Police stop burning of Lahore church where man accused of burning Qur'an hid

(Photo: REUTERS / Faisal Mahmood)Members of the Pakistani Christian community hold placards and wooden crosses during a demonstration to condemn the death of a Christian couple in a village in Punjab province on Tuesday, in Islamabad November 5, 2014. Police in Pakistan arrested dozens of people after a mob beat a Christian couple to death and burned their bodies for allegedly desecrating a Quran.

Hundreds of enraged Muslims stormed a Catholic Church in Lahore after learning a Christian man accused of burning a copy of the Qur'an had sought refuge in the building.

Riot police officers clashed with the mob May 24 who tried to set the Saint Joseph Catholic Church on fire. The crowd pelted the riot police with stones, injuring a senior officer named Haider Ashraf.

Authorities dispatched paramilitary rangers to quell and disperse the mob later, ucanews.com reported.

The Christian man accused of setting a copy of the Qur'an on fire was identified as Humayun Faisal, a resident of Dhoop Saari, Gulshan-e-Raavi. Police took him into custody and charged him.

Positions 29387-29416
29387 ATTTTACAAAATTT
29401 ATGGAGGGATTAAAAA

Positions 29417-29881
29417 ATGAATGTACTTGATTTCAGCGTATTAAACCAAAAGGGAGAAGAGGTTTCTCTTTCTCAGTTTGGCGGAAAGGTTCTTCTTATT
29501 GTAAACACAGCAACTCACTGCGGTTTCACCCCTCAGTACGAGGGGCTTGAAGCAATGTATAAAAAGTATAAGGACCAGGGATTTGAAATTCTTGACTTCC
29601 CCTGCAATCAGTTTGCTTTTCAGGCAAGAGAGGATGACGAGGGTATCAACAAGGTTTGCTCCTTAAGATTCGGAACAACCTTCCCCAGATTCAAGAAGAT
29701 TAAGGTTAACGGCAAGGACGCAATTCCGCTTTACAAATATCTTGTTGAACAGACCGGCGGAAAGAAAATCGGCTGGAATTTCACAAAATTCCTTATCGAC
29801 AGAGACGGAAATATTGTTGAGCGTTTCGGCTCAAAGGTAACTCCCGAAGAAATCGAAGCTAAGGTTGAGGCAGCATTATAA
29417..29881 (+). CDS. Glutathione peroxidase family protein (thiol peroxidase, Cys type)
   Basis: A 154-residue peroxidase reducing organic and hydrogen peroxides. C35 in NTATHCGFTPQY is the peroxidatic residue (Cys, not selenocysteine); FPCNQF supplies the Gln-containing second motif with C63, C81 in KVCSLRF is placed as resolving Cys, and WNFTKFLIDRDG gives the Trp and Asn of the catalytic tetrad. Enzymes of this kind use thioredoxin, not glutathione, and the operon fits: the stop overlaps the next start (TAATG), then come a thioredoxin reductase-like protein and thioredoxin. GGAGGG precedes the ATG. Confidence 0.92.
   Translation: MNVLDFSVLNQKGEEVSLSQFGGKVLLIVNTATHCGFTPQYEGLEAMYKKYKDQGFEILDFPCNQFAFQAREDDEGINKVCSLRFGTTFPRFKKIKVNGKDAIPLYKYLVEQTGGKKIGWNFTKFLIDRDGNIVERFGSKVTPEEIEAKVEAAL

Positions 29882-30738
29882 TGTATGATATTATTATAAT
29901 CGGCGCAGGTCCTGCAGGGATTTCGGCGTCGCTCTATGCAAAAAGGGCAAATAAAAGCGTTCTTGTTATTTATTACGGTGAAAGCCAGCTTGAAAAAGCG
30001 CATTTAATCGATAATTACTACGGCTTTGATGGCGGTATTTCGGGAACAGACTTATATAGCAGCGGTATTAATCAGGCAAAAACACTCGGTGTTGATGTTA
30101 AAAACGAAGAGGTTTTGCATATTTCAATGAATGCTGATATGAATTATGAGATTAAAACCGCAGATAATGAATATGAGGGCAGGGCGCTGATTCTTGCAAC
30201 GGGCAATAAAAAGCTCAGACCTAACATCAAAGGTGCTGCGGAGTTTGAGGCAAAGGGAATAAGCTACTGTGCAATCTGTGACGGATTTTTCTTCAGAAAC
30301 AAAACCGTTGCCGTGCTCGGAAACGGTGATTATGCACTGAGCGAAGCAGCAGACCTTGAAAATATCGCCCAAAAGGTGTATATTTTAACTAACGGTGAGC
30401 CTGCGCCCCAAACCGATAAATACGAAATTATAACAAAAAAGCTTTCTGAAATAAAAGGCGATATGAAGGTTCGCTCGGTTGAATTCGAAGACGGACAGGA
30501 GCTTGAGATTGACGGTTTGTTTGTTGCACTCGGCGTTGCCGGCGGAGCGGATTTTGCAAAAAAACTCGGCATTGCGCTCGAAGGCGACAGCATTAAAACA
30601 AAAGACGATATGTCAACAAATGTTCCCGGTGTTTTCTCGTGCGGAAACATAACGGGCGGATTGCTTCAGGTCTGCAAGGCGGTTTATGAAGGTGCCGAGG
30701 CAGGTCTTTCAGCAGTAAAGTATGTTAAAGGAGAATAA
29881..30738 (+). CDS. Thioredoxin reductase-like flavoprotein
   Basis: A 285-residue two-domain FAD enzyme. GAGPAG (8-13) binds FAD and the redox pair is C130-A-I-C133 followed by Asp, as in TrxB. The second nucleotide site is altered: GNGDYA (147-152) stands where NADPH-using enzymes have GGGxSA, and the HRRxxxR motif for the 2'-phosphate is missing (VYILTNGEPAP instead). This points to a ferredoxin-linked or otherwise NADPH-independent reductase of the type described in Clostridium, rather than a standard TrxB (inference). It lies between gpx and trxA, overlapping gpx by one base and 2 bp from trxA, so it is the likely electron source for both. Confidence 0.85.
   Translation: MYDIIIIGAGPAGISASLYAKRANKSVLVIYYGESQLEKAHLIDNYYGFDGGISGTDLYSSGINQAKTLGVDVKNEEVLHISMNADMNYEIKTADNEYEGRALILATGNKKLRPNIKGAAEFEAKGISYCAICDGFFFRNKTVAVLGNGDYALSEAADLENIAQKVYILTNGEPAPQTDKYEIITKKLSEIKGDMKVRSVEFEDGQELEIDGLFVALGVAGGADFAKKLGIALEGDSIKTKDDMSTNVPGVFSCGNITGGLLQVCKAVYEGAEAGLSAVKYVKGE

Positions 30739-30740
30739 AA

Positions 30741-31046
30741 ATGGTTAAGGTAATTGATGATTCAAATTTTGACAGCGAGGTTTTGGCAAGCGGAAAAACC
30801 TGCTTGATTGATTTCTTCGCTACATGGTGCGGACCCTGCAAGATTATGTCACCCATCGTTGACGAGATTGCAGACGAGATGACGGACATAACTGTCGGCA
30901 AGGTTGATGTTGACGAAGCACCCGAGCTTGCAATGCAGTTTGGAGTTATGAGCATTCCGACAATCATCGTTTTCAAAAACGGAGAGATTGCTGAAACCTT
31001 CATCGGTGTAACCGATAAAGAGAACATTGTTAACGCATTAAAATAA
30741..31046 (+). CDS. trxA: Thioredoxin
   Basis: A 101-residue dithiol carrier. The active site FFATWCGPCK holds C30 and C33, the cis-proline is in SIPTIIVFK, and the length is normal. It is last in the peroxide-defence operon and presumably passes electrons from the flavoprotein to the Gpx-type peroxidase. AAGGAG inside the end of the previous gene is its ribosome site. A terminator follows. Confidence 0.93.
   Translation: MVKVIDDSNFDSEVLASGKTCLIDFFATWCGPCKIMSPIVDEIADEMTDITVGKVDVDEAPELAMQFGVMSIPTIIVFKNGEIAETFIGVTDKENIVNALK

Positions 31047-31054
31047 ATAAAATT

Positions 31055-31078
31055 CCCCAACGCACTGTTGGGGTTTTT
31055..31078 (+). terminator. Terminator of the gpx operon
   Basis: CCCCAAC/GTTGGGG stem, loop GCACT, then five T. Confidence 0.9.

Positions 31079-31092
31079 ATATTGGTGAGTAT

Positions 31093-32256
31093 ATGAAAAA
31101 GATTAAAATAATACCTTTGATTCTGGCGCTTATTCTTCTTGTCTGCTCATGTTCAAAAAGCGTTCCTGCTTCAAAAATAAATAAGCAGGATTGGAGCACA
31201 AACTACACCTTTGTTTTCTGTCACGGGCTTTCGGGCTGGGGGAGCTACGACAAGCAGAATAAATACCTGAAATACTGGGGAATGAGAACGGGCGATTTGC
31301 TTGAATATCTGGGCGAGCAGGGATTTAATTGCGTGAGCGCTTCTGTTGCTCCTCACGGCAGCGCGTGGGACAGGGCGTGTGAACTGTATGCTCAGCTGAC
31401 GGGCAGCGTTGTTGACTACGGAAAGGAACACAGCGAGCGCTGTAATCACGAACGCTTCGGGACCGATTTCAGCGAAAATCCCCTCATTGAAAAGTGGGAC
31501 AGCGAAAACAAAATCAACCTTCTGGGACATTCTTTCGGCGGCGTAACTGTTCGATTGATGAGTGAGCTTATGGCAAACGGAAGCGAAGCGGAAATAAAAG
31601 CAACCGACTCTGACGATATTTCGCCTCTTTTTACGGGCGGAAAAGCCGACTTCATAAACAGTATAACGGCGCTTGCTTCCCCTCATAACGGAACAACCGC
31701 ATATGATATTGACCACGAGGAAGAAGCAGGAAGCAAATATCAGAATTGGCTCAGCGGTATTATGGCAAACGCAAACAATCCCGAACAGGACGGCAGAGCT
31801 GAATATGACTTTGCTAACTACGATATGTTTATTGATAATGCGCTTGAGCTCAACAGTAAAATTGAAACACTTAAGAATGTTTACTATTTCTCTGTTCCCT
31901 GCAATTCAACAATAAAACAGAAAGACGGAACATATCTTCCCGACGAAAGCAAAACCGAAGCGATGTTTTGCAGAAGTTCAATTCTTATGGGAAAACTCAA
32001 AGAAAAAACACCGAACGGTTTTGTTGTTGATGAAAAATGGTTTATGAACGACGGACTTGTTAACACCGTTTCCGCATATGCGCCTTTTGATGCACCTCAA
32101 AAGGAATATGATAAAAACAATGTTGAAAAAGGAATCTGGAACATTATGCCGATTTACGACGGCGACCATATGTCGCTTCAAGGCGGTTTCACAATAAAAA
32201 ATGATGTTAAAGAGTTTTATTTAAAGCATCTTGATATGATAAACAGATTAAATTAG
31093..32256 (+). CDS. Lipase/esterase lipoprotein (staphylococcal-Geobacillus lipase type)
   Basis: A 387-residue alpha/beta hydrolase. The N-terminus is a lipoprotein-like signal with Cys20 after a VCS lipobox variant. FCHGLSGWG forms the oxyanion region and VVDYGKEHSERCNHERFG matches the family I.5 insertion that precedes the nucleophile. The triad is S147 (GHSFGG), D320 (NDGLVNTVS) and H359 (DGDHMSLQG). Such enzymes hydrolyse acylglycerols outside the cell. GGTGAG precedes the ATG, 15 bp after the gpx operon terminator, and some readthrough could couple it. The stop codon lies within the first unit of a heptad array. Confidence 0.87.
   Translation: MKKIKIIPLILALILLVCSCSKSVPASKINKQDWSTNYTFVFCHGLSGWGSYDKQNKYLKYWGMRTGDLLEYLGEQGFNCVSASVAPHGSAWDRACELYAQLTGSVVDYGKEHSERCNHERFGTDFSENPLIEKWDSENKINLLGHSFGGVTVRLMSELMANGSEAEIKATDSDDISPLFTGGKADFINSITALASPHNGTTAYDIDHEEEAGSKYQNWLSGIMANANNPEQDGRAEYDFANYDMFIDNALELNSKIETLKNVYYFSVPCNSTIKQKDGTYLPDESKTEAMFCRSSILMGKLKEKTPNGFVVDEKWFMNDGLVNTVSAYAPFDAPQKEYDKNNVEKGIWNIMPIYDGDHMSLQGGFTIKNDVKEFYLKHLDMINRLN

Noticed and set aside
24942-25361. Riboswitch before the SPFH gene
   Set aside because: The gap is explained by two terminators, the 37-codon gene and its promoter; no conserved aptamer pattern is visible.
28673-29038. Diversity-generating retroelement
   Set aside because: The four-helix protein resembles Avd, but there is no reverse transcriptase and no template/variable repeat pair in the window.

Dozens of families living in the area left their homes on the night of the attack as fears of a violent backlash from the mob grew, a journalist interviewed by ucanews.com said.


Chaudhry Alam, a resident in the area, told Pakistan Today that he saw some of the mob carrying deadly weapons, including firearms. The gun-toting members fired their weapons in the air during the protest.

"The mob was chanting slogans and also burnt tires. Some of them even fired in the air and looted some houses belonging to Christians," he said.

Out of fear, he said he locked his house, as he and his family stayed inside for their security. Outside, the mob destroyed doors of several houses, breaking wall-fixed electricity meters fixed , the resident said.

Alam said he knew the suspect to be mentally unstable. Faisal purportedly sought medical treatment at a psychiatric hospital for three years.

"He (Humayun) is married and has two children. His wife left him some months ago because of his unsound mind," he asserted.

As of May 25, the community remained tense as police stood guard to prevent another outbreak of violence in the area.

Many houses stayed padlocked, but people were returning to their homes slowly upon learning about the security provided, said Sardar Mushtq Gill, a Christian lawyer who went to the area.

Extremists often cite Pakistan's controversial blasphemy law to single out minorities in the country. Simple allegations have often stoked mob response similar to Sunday's.

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